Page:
If a hunter finds a deer bed while scouting, it’s like finding a roadmap to how he’ll hunt an area. So much goes into why a buck beds where he beds — the topography, side cover, entrance and exit.
Here are tips on:
- How to locate where a deer sleeps
- How to create bedding areas to attract deer
How to Locate bedding areas
Summer beds are important for gathering information about your deer herd. Knowing where bucks like to bed and understanding why they crash where they do, helps hunters pattern deer movement.
Bucks typically start switching from fall/winter beds to spring/summer beds with the spring green-up. During the dog days of summer, bucks tend to bed in open areas where they can catch a cool breeze and keep the bugs off. If you hunt thick timber with limited open space, chances are your bucks have moved elsewhere for summer.
Related: Where do deer sleep?
As the bucks start to shift into their fall/winter ranges, usually once velvet has been stripped, bedding areas begin to change. Bucks start seeking cover. They choose beds based on security needs, while does tend to bed near available food sources.
When it comes to a buck’s fall bed, keep three important factors in mind:
- High ground
- Side cover
- Easy entrance/exit.
If, while scouting a property, you find a mound or hill accompanied by good cover and easy entrance/exit access, it almost always has a bed on it.
Editor’s Note: I spent a spring day scouting some new Nebraska woods with the author. On three separate occasions — from a distance, no less — he pointed out slight rises in the landscapes. Each of the three held at least one buck bed. Each bed was filled with white belly hair, and each had an easy entrance/exit route. When we sat down and studied the area via a topo map, we were able to use the buck beds to predict fall movement patterns. It was one of the most intriguing and informative days I’ve ever spent in the woods.
How to creating bedding areas
When setting up a property with buck and doe beds, correlating them to travel routes and food plots can increase the odds of a more successful hunt. By hinge-cutting trees, you can place the bedding areas where you want them, making it possible to hang treestands on the deer’s travel routes in a place that will not bump the food source or the bedding area upon entry and exit.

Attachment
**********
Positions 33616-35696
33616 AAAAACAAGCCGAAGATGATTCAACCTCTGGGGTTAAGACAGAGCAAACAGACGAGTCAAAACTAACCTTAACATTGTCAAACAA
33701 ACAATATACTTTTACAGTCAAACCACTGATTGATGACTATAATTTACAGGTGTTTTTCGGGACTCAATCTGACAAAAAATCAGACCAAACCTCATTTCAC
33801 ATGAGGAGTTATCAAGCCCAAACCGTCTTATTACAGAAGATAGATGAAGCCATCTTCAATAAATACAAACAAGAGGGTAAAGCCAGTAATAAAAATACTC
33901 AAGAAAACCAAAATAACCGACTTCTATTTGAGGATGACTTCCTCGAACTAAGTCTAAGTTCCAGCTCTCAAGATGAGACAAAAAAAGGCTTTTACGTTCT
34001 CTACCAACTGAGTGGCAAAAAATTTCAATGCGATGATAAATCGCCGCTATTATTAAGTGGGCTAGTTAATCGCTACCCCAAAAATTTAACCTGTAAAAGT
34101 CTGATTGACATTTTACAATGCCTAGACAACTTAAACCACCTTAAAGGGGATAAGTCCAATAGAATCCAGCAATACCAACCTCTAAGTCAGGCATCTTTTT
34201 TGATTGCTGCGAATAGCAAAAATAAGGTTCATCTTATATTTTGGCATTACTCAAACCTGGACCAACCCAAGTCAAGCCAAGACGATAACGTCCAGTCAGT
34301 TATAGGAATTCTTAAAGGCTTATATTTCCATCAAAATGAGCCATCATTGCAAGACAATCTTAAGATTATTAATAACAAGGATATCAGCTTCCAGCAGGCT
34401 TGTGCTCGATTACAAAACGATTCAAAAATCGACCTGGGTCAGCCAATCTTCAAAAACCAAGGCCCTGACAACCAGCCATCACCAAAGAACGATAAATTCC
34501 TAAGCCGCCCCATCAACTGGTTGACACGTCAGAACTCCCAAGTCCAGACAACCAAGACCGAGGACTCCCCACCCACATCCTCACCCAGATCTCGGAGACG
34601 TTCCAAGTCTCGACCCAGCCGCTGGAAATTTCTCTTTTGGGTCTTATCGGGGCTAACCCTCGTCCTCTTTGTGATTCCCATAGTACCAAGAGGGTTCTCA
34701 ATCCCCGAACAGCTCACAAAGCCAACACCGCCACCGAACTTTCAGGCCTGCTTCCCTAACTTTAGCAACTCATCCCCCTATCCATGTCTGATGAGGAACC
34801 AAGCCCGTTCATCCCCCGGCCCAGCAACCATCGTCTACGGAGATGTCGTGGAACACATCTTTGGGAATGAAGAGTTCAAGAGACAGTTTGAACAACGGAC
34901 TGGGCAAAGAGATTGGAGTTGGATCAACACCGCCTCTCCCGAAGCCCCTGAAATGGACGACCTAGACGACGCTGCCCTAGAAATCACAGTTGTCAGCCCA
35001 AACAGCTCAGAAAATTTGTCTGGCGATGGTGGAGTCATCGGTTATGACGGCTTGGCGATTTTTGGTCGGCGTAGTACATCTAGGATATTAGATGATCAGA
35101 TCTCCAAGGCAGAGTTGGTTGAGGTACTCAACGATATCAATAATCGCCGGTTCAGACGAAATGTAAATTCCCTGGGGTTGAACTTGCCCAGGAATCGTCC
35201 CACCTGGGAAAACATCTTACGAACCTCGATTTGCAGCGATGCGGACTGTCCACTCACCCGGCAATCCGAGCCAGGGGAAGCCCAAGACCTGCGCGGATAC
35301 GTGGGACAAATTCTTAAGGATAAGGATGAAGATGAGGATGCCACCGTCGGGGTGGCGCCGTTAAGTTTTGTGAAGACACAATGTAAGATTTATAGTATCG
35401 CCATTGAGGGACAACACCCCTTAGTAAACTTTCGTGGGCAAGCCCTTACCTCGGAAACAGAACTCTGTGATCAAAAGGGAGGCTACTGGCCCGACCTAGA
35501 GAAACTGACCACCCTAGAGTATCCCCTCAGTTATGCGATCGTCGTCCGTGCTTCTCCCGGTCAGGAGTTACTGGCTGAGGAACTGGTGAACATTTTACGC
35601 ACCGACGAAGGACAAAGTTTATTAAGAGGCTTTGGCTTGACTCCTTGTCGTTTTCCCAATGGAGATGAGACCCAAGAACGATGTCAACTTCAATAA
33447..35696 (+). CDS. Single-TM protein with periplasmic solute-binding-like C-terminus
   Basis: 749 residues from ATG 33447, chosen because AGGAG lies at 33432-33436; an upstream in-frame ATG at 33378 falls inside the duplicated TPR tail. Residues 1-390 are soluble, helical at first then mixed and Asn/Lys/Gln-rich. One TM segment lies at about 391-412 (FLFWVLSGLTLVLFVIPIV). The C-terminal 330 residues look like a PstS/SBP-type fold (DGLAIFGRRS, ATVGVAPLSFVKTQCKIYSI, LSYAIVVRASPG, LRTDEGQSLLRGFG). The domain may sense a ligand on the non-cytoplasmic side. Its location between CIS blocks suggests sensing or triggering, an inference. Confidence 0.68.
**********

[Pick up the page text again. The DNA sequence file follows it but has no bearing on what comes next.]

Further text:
First, locate a high point. It doesn’t have to be much — a ridge, mound or hill. Once you’ve located the high point, hinge-cut a tree parallel to the mound to create side cover. (Hinge-cutting is cutting a tree ½ to ¾ of the way through and then letting it fall.) Doing so keeps the tree alive, giving the buck not only more security, but also food.
Next, make a flat spot with a shovel. Go up underneath the hinge-cut — close to the base of the tree — and clear all debris, creating the flat, bedding spot.
Cedar trees make nice bedding areas. They are aromatic, and the deer love them. There is one important difference with a cedar: don’t hinge-cut it. Simply remove the low-lying branches on one side (you want to leave the back side for cover) and leave a canopy above them. To sweeten the pot, I find a 4-foot-long log that is no less than 16 inches in diameter and set it against the trunk of the cedar. This gives the buck something to lean a good chunk of his body against.
Related: Hunting whitetail deer in the rain